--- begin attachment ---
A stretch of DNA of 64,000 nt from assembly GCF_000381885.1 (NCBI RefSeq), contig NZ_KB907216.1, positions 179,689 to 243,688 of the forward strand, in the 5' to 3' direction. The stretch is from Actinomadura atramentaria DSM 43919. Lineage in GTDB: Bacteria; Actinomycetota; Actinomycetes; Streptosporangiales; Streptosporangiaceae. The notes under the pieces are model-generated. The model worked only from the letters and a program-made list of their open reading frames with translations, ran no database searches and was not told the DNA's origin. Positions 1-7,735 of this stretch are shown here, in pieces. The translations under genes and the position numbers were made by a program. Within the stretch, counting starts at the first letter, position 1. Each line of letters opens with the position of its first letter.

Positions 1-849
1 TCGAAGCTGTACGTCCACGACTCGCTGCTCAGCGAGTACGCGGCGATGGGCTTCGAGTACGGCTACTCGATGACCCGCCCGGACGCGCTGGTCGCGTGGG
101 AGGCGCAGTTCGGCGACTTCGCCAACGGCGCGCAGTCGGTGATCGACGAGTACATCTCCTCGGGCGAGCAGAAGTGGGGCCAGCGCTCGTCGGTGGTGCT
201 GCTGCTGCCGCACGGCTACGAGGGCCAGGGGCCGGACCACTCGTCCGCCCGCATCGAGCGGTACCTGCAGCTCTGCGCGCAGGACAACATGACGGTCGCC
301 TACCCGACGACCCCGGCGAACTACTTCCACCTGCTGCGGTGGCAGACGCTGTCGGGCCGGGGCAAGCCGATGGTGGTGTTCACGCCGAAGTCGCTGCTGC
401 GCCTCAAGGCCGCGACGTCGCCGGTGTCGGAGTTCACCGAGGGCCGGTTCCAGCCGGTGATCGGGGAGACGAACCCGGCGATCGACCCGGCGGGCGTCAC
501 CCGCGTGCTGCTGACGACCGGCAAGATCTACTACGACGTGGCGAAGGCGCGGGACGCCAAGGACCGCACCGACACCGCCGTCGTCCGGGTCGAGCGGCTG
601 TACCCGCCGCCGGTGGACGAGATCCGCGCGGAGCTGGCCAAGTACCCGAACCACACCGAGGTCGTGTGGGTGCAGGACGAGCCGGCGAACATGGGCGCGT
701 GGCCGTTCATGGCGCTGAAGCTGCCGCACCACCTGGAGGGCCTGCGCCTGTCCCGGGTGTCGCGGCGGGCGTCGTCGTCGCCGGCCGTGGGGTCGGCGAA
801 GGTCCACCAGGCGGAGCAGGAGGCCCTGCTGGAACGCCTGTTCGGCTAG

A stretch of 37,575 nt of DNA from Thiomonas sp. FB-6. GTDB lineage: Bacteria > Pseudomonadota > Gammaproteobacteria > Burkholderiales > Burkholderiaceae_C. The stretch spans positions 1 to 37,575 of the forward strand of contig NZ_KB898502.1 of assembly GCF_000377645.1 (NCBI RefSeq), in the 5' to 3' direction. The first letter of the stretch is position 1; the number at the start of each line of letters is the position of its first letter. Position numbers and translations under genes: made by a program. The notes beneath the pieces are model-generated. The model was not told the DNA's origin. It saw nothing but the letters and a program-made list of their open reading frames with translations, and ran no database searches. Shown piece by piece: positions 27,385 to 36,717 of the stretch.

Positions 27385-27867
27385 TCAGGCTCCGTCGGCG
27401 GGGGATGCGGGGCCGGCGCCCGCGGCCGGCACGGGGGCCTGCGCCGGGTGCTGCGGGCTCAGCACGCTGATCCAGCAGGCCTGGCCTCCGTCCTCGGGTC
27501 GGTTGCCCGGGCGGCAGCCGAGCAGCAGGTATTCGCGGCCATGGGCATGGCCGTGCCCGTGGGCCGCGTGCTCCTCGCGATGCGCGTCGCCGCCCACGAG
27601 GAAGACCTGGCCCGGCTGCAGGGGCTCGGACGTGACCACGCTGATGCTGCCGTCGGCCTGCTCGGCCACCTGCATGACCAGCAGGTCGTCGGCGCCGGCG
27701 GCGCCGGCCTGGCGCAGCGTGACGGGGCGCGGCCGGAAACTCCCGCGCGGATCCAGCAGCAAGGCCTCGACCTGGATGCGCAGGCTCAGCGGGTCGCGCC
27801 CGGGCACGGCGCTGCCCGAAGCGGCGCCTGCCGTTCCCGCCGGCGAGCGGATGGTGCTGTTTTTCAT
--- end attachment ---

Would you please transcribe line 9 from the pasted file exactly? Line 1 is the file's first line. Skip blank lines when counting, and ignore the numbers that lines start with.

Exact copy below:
601 TACCCGCCGCCGGTGGACGAGATCCGCGCGGAGCTGGCCAAGTACCCGAACCACACCGAGGTCGTGTGGGTGCAGGACGAGCCGGCGAACATGGGCGCGT